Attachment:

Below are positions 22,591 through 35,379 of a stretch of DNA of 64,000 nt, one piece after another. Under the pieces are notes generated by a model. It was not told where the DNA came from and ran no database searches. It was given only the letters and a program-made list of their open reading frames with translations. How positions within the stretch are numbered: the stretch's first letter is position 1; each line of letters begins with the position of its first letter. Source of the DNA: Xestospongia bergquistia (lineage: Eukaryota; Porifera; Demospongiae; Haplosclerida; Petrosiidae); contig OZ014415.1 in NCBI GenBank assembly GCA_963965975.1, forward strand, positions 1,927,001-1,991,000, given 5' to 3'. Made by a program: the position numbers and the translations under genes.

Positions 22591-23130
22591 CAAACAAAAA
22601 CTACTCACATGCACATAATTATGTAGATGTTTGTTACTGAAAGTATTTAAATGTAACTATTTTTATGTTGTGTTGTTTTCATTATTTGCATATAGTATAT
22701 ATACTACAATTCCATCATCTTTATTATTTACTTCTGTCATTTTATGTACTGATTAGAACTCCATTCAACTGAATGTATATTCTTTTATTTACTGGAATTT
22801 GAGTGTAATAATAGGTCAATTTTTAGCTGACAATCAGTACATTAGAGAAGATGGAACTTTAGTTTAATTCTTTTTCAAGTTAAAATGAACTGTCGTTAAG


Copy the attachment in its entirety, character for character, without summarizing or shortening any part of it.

Below are positions 22,591 through 35,379 of a stretch of DNA of 64,000 nt, one piece after another. Under the pieces are notes generated by a model. It was not told where the DNA came from and ran no database searches. It was given only the letters and a program-made list of their open reading frames with translations. How positions within the stretch are numbered: the stretch's first letter is position 1; each line of letters begins with the position of its first letter. Source of the DNA: Xestospongia bergquistia (lineage: Eukaryota; Porifera; Demospongiae; Haplosclerida; Petrosiidae); contig OZ014415.1 in NCBI GenBank assembly GCA_963965975.1, forward strand, positions 1,927,001-1,991,000, given 5' to 3'. Made by a program: the position numbers and the translations under genes.

Positions 22591-23130
22591 CAAACAAAAA
22601 CTACTCACATGCACATAATTATGTAGATGTTTGTTACTGAAAGTATTTAAATGTAACTATTTTTATGTTGTGTTGTTTTCATTATTTGCATATAGTATAT
22701 ATACTACAATTCCATCATCTTTATTATTTACTTCTGTCATTTTATGTACTGATTAGAACTCCATTCAACTGAATGTATATTCTTTTATTTACTGGAATTT
22801 GAGTGTAATAATAGGTCAATTTTTAGCTGACAATCAGTACATTAGAGAAGATGGAACTTTAGTTTAATTCTTTTTCAAGTTAAAATGAACTGTCGTTAAG